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Phnom Penh's plague of plastic

Phnom Penh's plague of plastic

Standing on a huge, smoking mound of trash, Ban Ra, 37, divides his treasures

into piles. Cardboard, plastic bottles, scrap metal, sacks, cans - all can be

traded for cash with the middlemen at the foot of the rubbish heap.

Twenty-year-old Hun Ni has been working as a scavenger in the dump for

more than three years. Today he is collecting plastic bags. Not just any plastic

bags: a particular type of soft, clear plastic is the only kind worth any money.

For each kilogram of plastic he can make 150 riel. Ni estimates that in a day,

he can gather 50kg.

Kay Sun, 44, and his wife Nath Chanthoeun, 45, have

lived and worked beside the dump for 15 years. When they moved there, the dump

was a hole in the ground; now it towers over their home, a small, dilapidated

shack surrounded by rubbish. This is a dangerous place to work. Broken glass

protrudes from the black soil and scavengers have been run over by the bulldozer

driver, who failed to see them in time.

This is Stung Meanchey, the

Phnom Penh rubbish dump, and every morning, men, women and children comb the

muck for saleable items. Small fires spew noxious black smoke into the morning

air. Naked, muddy children clamber over the flotsam. Old clothes, vegetable

matter, hair dye sachets, a baby's sandal; the refuse of a city accumulates

here, a stinking man-made mountain growing higher every year.

By far the

most common items of rubbish are ordinary plastic bags. Pink, yellow, blue,

white, they carpet vast areas of this otherwise monochrome landscape with

impressionist daubs of pastel.

Since recycling companies started paying

people to collect plastic, says Sun, there have been fewer plastic bags around.

But more recently, numbers have increased again - because the companies pay so

little for ordinary supermarket bags (scavengers make just 50 riel per kilogram)

that people just ignore them. Other kinds of trash - bottles, polystyrene, metal

- are far more lucrative.

Like many cities worldwide, Phnom Penh has a

plastic bag problem. It's a recent phenomenon. Cambodians traditionally used

paper bags, or bags made from banana or lotus leaves. Plastic bags arrived in

the country with UNTAC in the early 1990s, and today they are imported from

Thailand or Vietnam.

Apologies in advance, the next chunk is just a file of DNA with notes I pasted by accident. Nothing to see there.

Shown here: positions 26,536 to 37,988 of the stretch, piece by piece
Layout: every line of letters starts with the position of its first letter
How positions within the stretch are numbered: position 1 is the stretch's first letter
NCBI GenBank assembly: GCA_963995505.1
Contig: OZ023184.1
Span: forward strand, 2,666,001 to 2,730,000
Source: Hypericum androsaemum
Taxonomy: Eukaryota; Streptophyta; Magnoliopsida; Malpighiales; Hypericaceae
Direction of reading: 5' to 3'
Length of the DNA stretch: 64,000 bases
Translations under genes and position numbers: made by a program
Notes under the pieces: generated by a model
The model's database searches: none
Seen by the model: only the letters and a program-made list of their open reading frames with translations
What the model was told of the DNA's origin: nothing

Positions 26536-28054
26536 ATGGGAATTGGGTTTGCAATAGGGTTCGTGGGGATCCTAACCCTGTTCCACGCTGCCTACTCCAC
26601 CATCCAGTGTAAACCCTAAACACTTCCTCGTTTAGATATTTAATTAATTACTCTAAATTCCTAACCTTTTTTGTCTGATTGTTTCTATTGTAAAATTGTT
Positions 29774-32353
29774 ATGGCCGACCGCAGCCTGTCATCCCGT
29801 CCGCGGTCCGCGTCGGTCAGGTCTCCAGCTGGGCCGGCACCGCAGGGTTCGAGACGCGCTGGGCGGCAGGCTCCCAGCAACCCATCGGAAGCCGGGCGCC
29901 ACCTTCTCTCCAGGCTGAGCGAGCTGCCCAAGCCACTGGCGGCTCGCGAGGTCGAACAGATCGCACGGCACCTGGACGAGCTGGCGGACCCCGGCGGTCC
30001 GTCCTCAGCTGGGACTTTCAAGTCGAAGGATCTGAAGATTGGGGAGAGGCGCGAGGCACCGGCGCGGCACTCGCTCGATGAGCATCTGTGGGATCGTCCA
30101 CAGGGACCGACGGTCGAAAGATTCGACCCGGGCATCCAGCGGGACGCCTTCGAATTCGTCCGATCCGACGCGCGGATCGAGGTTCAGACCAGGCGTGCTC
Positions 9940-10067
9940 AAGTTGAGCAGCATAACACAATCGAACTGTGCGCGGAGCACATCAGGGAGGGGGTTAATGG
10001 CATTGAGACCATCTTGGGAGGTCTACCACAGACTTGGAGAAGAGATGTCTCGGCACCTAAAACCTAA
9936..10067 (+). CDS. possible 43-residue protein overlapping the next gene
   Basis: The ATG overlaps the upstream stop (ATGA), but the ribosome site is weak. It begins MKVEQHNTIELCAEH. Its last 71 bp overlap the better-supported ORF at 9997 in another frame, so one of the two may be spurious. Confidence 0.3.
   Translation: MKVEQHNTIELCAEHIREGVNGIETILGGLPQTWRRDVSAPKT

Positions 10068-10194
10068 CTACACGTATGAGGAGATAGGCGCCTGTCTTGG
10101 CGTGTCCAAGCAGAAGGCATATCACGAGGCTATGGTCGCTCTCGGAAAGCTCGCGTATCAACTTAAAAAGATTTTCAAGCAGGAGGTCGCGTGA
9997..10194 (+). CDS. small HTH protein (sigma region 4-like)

Since they were invented in 1957, every plastic bag

ever produced is still with us, whether in solid form in the water or soil, or,

if burnt, as toxic chemicals in the atmosphere. In our rivers and oceans they

suffocate fish and other creatures. In cities like Phnom Penh, they block

drains, which contributes to flooding in the wet season, and traps dangerous

factory waste near people's homes during the dry.

Local NGO Cambodia's

Media Forum on Environment (CMFE) recently completed a study on the health

effects on people of plastic bag pollution.

"We found that people who

live in areas with lots of plastic bags have lots of diseases: sore throats,

headaches, and lung disease," says CMFE director Ek Visarakhun.

Over the

past few years, many countries have taken steps to minimize plastic bag usage.

In 2002, Ireland introduced "Plastax," charging 15 cents for every bag used at

check-out. The idea was not to generate revenue, but to act as a deterrent,

encouraging people to bring their own, reusable bags when they shop. The scheme

resulted in a 90 percent drop in bag consumption.

Many developing

countries, such as Nepal, Bangladesh, and Kenya, have also implemented similar

programs. In the state of Himachal Pradesh in India, anyone found using a

plastic bag could face a fine or even a prison sentence. Visarakhun believes

it's time Cambodia started addressing this problem.

"We don't have a

specific plan yet," says Pak Sokharavuth of the Department of Pollution Control.

"But we consider that it is one of our major environmental problems, and I think

that this year or next year we will consider ways to minimize the use of the

plastic bag. It would be a very good step for the Cambodian people."

But

what's good for the environment may not be so good for the Stung Meanchey

scavengers. If such schemes are successful, part of their livelihood will

disappear.

"Plastic is not the main thing," says Kay Sun, "but it is part

of the business. If there are no plastic bags, I will lose a part of my income."

It's something legislators will have to consider - but the sheer variety of

saleable junk in the dump means that scavengers should be able to survive such a

change.

In any case, for Ek Visarakhun, plastic bag usage in Cambodia has

reached such absurd levels that action must be taken.

"Now when I buy one

bottle of water at the market, they put it in a plastic bag for me!" he says. He

has several suggestions for ways to reduce consumption.

"We would like to

do as other countries do, and fine sellers who give out free plastic

bags.

"Many Cambodians are not clear about what looking after the

environment means. We want to explain the harmful effects of plastic bags to

people, and promote the benefits of using a basket for shopping. Now, every time

people shop in the markets, they come home with many plastic bags.

"We

want to work with the Ministry of Environment to distribute leaflets to the

women who shop there, and hang a banner in every market saying 'Use a family

shopping basket to reduce your environmental impact.'

"It is very

important that some action is taken. In Cambodia now we have peace with the

people, but we do not have peace with the environment."

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